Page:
Firstly, the erosion rate per rill may be estimated using the critical-shear based approach (as taken in the Water Erosion Prediction Project, or WEPP model). The WEPP model is fully described by Nearing et al. (1989); however, under the simple conditions used for this study, detachment capacity of rill flow may be estimated by the shear-based equation

(7) [D.sub.c] = [K.sub.r]([Tau] - [[Tau].sub.c])

where Dc (kg/[m.sup.2].s) is the detachment capacity of the flow, [K.sub.r] (s/m) is the rill erodibility of the soil, [[Tau].sub.c] (Pa) is the shear below which there is no detachment, and [Tau] (Pa) is the hydraulic shear of the flowing water. Rill erodibility parameters [K.sub.r] and [[Tau].sub.c] are determined experimentally from the measured erosion rates at a range of flow shear values. The rill erosion rate is plotted against the calculated shear for each of the flow rates. The slope of the regression line is the rill erodibility, [K.sub.r] and the intercept with the horizontal axis is the critical shear, [[Tau].sub.c]. Flow hydraulic shear is calculated as per the WEPP Technical Documentation (NSERL 1995).

Alternatively to Eqn 7, the sediment delivery rate per rill, [E.sub.r] (g/s), may be calculated as a power function of flow rate per rill, [q.sub.r] (L/min), and rill slope, [S.sub.3] (fraction):


where [K.sub.r2] and a are empirically determined non-linear regression coefficients representing soil properties, calculated (SAS Institute Inc. 1988) from the measured erosion rates at a range of flow rates (Kemper et al. 1985; Gilley et al. 1992).


Media properties

The range of textures of the laboratory soils and overburdens is shown in Fig. 2. Media (soil and overburden) texture ranged from a heavy clay soil (58% clay) from Curragh mine to a sandy loam soil (16% clay) at Norwich Park. Soils were generally more erodible than overburdens, as many of the overburdens either contained considerable amounts of rock, or tended to seal strongly. The strongly aggregated high clay soils (e.g. Blackwater and Curragh) tended to be the most erodible, followed by the lighter textured sandy loams and loamy sands (e.g. Norwich Park and Peak Downs soils). Soils or overburdens with 20-30% silt tended to form strong, raindrop impact seals under rainfall and consequently had very low erodibilities (e.g. Norwich Park overburden and Wandoan soil).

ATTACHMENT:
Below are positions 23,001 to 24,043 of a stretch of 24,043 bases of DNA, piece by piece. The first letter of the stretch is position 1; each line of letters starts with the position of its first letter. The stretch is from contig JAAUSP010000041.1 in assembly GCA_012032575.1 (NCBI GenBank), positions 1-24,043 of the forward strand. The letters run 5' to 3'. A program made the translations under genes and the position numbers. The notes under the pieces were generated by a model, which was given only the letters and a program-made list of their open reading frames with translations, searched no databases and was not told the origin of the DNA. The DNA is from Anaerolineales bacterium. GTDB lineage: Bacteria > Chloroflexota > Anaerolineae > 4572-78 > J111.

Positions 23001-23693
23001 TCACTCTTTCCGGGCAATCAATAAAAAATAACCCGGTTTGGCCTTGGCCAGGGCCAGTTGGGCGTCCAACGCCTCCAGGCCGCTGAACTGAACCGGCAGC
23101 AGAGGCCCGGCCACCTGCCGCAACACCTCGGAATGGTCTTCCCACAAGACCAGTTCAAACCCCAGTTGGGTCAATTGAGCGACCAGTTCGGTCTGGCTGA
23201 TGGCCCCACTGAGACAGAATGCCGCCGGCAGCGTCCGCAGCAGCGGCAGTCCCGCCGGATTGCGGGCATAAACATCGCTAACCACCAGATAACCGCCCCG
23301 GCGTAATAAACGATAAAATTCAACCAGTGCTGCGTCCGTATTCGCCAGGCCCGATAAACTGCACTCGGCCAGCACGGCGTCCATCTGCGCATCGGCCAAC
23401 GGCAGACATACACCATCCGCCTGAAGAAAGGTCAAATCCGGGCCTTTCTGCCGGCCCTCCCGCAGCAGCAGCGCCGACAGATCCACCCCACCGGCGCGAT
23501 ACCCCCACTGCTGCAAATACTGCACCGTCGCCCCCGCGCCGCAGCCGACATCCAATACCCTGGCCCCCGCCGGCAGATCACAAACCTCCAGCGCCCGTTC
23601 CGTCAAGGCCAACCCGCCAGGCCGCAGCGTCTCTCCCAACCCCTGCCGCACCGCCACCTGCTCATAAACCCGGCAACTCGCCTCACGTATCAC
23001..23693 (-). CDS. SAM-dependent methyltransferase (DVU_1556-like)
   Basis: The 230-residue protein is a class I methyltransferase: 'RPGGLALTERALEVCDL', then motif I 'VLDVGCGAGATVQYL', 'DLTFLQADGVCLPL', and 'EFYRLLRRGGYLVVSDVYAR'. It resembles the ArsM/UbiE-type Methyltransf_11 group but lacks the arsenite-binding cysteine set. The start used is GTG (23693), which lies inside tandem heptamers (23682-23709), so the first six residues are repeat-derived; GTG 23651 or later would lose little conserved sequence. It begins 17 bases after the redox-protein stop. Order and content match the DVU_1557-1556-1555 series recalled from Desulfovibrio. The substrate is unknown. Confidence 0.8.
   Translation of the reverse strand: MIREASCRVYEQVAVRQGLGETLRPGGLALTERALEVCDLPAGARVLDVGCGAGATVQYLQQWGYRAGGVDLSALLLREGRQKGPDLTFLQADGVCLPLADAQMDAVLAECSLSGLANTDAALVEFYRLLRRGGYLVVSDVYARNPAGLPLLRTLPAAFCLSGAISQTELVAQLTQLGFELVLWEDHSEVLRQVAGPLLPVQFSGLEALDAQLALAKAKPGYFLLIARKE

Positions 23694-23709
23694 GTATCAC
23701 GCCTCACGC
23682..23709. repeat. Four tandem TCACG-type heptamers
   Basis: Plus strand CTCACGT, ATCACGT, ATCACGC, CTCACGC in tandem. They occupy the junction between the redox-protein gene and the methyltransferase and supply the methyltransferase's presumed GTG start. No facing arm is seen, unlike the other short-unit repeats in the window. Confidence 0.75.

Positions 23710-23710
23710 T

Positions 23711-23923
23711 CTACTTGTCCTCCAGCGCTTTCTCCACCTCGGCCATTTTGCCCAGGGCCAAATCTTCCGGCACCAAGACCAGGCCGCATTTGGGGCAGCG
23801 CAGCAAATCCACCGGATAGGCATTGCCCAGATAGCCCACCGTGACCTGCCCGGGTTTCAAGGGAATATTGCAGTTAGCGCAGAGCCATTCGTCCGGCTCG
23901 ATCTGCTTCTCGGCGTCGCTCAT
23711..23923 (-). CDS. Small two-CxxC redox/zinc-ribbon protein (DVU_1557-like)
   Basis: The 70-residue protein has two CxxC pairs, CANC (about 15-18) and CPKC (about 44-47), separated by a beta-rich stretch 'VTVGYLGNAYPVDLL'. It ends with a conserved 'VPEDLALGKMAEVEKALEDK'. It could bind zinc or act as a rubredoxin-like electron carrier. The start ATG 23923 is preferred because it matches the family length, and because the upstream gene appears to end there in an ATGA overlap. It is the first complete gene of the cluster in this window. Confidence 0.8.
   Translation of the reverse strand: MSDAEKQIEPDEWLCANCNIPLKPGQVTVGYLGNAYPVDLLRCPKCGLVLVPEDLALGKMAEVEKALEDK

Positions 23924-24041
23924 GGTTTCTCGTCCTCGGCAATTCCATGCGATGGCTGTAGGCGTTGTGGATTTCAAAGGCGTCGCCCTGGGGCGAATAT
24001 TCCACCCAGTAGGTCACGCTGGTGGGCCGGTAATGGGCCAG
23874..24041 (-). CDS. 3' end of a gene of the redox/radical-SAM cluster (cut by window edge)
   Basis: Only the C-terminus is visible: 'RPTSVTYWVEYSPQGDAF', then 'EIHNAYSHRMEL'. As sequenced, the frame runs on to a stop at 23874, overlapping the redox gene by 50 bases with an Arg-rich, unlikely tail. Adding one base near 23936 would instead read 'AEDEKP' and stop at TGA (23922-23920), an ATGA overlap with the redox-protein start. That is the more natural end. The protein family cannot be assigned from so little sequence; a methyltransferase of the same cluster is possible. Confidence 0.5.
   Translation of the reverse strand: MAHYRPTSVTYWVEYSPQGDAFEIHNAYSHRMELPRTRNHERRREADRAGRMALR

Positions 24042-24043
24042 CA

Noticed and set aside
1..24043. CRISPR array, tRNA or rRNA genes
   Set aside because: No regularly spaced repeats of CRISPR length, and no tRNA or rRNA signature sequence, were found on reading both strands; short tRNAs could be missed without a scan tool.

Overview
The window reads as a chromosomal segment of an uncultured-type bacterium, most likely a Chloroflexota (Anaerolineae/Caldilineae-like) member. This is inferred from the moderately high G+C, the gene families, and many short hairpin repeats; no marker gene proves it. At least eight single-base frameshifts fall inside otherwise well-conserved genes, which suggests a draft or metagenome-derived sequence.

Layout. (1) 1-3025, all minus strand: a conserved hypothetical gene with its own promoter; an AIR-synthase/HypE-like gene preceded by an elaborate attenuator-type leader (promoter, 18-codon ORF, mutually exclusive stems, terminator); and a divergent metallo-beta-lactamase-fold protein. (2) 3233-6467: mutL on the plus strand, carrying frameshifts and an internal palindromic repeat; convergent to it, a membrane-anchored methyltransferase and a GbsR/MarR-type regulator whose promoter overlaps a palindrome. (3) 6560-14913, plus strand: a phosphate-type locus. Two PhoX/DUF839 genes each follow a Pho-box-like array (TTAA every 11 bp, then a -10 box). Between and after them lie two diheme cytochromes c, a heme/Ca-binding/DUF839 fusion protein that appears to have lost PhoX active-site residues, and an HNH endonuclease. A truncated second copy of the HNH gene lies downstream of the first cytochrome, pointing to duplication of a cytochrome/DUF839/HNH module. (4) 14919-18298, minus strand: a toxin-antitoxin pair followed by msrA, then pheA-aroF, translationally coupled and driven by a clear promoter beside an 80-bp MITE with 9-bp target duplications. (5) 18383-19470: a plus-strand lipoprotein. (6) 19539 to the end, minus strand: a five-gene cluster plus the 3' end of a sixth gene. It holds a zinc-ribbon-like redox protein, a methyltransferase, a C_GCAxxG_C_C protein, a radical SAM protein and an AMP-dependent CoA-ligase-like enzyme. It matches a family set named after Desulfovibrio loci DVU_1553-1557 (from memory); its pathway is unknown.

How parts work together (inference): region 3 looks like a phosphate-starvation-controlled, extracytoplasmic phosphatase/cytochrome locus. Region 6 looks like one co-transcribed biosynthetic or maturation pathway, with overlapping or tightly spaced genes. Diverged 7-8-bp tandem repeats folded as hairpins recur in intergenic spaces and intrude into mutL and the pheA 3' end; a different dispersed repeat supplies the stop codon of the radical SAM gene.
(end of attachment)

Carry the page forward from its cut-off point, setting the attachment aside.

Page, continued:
Critical-shear based model

The values for interill erodibility ([K.sub.i]), rill erodibility ([K.sub.r]), critical shear ([[Tau].sub.c]), and steady state infiltration rate ([I.sub.r]), estimated from laboratory flume and rainfall simulator experiments, are shown in Table 1. The standard error is shown to the right of each estimated parameter value. The [r.sup.2] value represents the fit of the regression of soil loss against shear for the estimation of the [K.sub.r] and [[Tau].sub.c] parameters.

Table 1. Infiltration rates, interill erodibilities, and critical-shear based erosion model parameters determined from laboratory rainfall simulation experiments S, soil; O, overburden
Mine Media Media Infiltration
site No. (mm/h) s.e.

Blair Athol 1 O 4.5 1.52
 2 S 2.72 1.10
Blackwater 3 O 8.86 1.69
 4 S 7.58 1.33
Calide 5 O 8.94 1.86
 6 S 14.24 4.04
Curragh 7 O 22.61 5.66
 8 S 16.84 3.34
German Ck 9 O 21.98 2.73
 10 S 20.41 1.03
Goonyella 11 O 15.64 4.06
 12 S 19.36 3.15
Gregory 13 O 18.21 1.67
 14 S 20.05 0.76
Moural 15 O 5.46 4.20
 16 O 0.14 1.03
Moura2 17 S 8.03 1.74
Norwich Pk1 18 O 70.97 8.38
 19 O 14.10 0.30
Norwich Pk2 20 S 12.03 2.45
Newlands 21 O 13.01 1.99
 22 S 4.66 2.75
Oakey Ck 23 O 21.03 2.71
 24 S 10.06 0.64
Peak Downs 25 O 6.22 3.18
 26 S 6.86 2.88
Saraji 27 O 12.74 1.82
 28 S 5.84 1.63
Tarong 29 S 8.51 0.33
 30 S 7.06 2.48
Wandoan 31 O 8.15 3.73
 32 S 8.38 4.28

Mine [10.sup.-6] x [K.sub.i] [10.sup.3] x [K.sub.r]
site (kg.s/[m.sup.4]) s.e. (s/m) s.e.

Blair Athol 1.38 0.20 21.1 3.0
 2.31 1.10 16.3 2.2
Blackwater 0.54 0.05 4.7 2.5
 5.78 0.35 34.8 3.0
Calide 1.04 0.07 17.9 2.3
 1.68 0.55 30.6 2.2
Curragh 2.13 0.31 n.d. n.d.
 6.01 0.33 46.5 6.5
German Ck 0.87 0.24 7.2 3.4
 4.04 0.80 5.1 4.6
Goonyella 3.05 0.06 n.d. n.d.
 2.57 0.23 25.1 6.4
Gregory 1.63 0.20 4.6 3.2
 3.97 0.24 44.3 8.8
Moural 0.98 0.21 8.6 3.1
 3.30 0.33 28.3 4.1
Moura2 2.28 0.20 19.2 3.6
Norwich Pk1 0.09 n.d. n.d. n.d.
 2.87 0.22 n.d. n.d.
Norwich Pk2 3.58 0.98 85.4 15.3
Newlands 0.88 0.13 39.5 5.7
 3.23 0.39 10.7 1.3
Oakey Ck 0.80 0.09 17.1 4.9
 2.94 0.94 20.9 2.5
Peak Downs 1.22 0.05 11.5 2.8
 1.22 0.10 45.9 3.9
Saraji 4.20 0.40 14.2 4.2
 2.25 0.21 12.9 1.4
Tarong 0.76 0.04 14.4 2.0
 1.05 0.21 21.3 2.5
Wandoan 3.12 0.32 n.d. n.d.
 1.86 0.40 1.3 0.6

Mine [[Tau].sub.c] [r.sup.2]
site (Pa) s.e.

Blair Athol 12.5 0.82 0.61(***)
 11.3 0.92 0.65(***)
Blackwater 16.7 1.15 0.12n.s.
 9.7 0.55 0.83(***)
Calide 14.6 1.08 0.77(***)
 14.0 0.44 0.88(***)
Curragh n.d. n.d. n.d.
 19.3 1.16 0.76(***)
German Ck 1.6 1.43 0.11(*)
 18.0 1.82 0.05n.s.
Goonyella n.d. n.d. n.d.
 13.6 1.39 0.79(*)
Gregory 9.4 2.08 0.09n.s.
 13.8 0.60 0.57(***)
Moural 20.9 1.74 0.28(*)
 23.0 0.66 0.65(***)
Moura2 13.6 1.06 0.66(***)
Norwich Pk1 n.d. n.d. n.d.
 n.d. n.d. n.d.
Norwich Pk2 11.7 0.64 0.76(***)
Newlands 21.1 0.81 0.67(***)
 20.1 1.04 0.77(***)